Rachel Carson showed incredible strength of character in the midst of the controversy when she was subject to derision, lawsuits and fierce personal insults – she spoke in court whilst she was suffering from breast cancer and remained serene in the face of her attackers, sure of her facts and sensitive in her delivery of them.

She had a deep love of nature and desire to protect it, and she coupled this with her gift of writing – she was, in a sense, a poet who wrote on behalf of the land and this story alone is inspiring. But there’s a chance that we might find it difficult to relate entirely, what with our limited knowledge of ecology and not being in perhaps quite the right place at the right time to bring about change on such a scale.  How can we relate this to our own humble lives?

Luckily there’s more.  Before writing Silent Spring, Carson wrote an essay for Women’s Home Companion called ‘Help Your Child to Wonder’.  She very much wanted to expand it for a book but the pesticide controversy created by Silent Spring overwhelmed her energies and it was published as The Sense Of Wonder posthumously without further augmentation.

Carson believed passionately that one of the most important ways to safeguard the natural world was for us to cultivate our sense of wonder for it – for us to keep alive that freshness with which we saw the natural world for the first time.  She also believed that the most fertile time for nurturing this sense was in childhood, and so in The Sense of Wonder she shares with us her prescription for doing this, describing how she and her three year old grandnephew Roger spend time together enjoying the woodlands and shores near her house.  There’s a strong emphasis on exploring nature with feelings and emotions, to use all our senses, for what we love we will want to learn about and protect.  Her writing is just beautiful, perhaps you’ll agree:

“One stormy autumn night when my nephew Roger was about twenty months old I wrapped him in a blanket and carried him down to the beach in the rainy darkness.  Out there, just at the edge of where-we-couldn’t-see, big waves were thundering in, dimly seen white shapes that boomed and shouted and threw great handfuls of froth at us.  Together we laughed for pure joy – he a baby meeting for the first time the wild tumult of Oceanus, I with the salt of half a lifetime of sea love in me.  But I think we felt the same spine-tingling response to the vast, roaring ocean and the wild night around us.”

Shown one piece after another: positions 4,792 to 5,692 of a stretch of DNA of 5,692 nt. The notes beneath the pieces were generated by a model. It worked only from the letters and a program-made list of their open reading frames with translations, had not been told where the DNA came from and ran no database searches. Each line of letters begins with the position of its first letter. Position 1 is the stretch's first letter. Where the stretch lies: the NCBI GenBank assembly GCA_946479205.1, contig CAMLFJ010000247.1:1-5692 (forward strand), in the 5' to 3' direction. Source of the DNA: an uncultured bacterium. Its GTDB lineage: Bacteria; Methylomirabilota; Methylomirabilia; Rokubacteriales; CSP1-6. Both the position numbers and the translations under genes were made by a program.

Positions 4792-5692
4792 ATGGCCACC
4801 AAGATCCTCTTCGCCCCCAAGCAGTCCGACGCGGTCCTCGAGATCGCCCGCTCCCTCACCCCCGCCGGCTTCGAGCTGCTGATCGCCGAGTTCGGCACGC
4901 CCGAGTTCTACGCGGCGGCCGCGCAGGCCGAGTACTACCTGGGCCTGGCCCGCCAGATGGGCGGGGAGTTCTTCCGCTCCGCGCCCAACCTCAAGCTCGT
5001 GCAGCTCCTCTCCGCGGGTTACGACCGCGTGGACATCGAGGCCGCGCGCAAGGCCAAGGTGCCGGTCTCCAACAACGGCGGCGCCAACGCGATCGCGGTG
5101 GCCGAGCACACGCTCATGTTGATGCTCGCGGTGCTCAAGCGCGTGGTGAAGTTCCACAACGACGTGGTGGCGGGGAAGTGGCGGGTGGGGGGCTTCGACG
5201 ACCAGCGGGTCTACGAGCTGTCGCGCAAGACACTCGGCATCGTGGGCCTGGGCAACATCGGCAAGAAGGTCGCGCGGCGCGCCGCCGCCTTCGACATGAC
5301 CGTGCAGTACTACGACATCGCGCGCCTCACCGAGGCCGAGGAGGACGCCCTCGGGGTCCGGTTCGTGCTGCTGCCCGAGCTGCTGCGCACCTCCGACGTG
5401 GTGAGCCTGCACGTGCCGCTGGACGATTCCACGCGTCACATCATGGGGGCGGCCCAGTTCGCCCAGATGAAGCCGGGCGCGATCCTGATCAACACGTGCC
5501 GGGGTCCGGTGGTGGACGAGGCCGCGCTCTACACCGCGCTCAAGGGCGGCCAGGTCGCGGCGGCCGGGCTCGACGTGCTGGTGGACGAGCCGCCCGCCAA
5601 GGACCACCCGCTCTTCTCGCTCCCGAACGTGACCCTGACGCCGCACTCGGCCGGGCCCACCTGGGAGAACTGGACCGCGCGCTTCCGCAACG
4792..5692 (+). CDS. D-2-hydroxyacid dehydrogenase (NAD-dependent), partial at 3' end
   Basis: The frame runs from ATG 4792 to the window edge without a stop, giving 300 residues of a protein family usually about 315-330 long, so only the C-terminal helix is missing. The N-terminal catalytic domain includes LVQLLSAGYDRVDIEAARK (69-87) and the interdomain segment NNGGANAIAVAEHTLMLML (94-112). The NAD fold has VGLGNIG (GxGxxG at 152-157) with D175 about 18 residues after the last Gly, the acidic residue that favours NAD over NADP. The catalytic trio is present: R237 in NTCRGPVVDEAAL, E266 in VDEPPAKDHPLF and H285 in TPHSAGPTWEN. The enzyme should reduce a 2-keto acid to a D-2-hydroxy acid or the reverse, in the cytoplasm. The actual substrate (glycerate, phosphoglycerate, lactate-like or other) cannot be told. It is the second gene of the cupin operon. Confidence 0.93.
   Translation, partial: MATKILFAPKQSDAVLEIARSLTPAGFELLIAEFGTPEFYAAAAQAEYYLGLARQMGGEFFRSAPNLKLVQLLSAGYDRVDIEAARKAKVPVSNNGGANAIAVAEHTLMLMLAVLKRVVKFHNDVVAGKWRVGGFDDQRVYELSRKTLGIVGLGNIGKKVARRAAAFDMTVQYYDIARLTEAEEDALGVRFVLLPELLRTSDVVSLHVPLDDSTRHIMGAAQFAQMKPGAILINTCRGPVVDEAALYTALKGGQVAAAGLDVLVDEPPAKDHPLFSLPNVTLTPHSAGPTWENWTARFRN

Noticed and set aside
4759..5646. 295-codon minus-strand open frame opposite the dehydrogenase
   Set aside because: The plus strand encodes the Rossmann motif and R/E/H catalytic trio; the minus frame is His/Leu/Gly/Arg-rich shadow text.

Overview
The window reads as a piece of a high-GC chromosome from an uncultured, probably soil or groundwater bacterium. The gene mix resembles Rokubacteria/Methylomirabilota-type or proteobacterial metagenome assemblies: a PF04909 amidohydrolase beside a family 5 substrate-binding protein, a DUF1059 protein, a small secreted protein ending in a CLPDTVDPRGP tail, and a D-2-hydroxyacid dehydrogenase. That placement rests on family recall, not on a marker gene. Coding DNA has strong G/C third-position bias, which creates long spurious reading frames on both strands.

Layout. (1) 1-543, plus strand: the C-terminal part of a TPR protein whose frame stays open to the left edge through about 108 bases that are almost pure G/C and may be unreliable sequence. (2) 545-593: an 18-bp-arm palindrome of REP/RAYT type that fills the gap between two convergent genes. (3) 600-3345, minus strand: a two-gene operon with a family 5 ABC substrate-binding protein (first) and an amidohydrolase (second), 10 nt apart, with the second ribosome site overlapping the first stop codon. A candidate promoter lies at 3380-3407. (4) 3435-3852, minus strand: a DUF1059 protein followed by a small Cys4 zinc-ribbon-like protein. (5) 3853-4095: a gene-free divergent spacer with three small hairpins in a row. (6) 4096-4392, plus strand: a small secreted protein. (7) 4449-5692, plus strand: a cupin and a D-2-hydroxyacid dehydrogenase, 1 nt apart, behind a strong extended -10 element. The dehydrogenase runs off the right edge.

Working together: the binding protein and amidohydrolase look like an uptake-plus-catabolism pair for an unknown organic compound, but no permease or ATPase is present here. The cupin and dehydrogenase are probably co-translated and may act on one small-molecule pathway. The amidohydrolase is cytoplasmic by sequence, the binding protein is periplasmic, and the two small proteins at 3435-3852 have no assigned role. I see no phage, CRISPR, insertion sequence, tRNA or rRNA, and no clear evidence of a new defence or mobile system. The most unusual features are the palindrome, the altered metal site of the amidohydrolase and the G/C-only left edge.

“We have let Roger share our enjoyment of things people ordinarily deny children because they are inconvenient, interfering with bedtime, or involving wet clothing that has to be changed or mud that has to be cleaned off the rug.  We have let him join us in the dark living room before the big picture window to watch the full moon riding lower and lower toward the far shore of the bay, setting all the water ablaze with silver flames and finding a thousand diamonds in the rocks on the shore as the light strikes the flakes of mica embedded in them.  I think we have felt that the memory of such a scene, photographed year after year by his child’s mind, would mean more to him in manhood than the sleep he was losing.  He told me it would, in his own way, when we had a full moon the night after his arrival last summer.  He sat quietly on my lap for some time, watching the moon and the water and all the night sky, and then he whispered, “I’m glad we came.”

This is what gives me the most hope from the story of Carson’s life and work – her answer to how we can all make a small but profound contribution to nature’s protection no matter how large or small our sphere of influence appears to be – we can all, in our own way, keep alive our sense of wonder and protect it in children.

Poem: An Incubation

An Incubation

As Winter comes and the sun
Skirts low along the horizon
Let your body settle into
The cold cradle of this earth.

As your limbs stiffen
And your circulation slows
To a soft steady pulse so
The frets and refuse
Of a full wearisome year
Can uncouple themselves
And fall away

Let the soil’s black dung
Cake your thirsty skin,
Slake your need for silence,
Cocooning you in.

And as you lie awake
Letting the new year in
Your body warms the still small space:
An incubation is taking place.

But, if you must keep moving
Then set your shoulder to the whip sharp wind
And, as you toil across this landscape of ice
Don’t think twice. Just trudge.

If you reach that impossible pass,
Encased by thick frigid darkness,
Where hope’s warm glimmer
Has turned to treacherous steel,

There you’ll be able to feel
The thin hard prods
Of life rising
From within.

Like a fakir lying rapturously
On a thousand pinpoints of pain
So you’ll be lifted by the
Many impulses
Newly ignited
Within your weeping,
Frozen flesh.

Freddy Weaver, January 2012.


The loose theme of this edition is Winter. Somewhat like the weather patterns of late this publication’s timing is unpredictable! But I’m glad to be going to press while the last strains of this season can be heard before we encounter the overture of Spring.

Although I love the sun and contract against the cold, I like this season. Winter stages Nature’s rebellion against productivity, and as such is a fine champion of the emerging movement away from industrialised economic imperatives towards balance. The projected fears of a consumerist society can be eloquently alleviated in Winter’s long slow curve through hibernation and back to the budding of Spring. This period of inactivity, far from heralding ruin, allows the earth’s mantle to settle, regenerate and seed.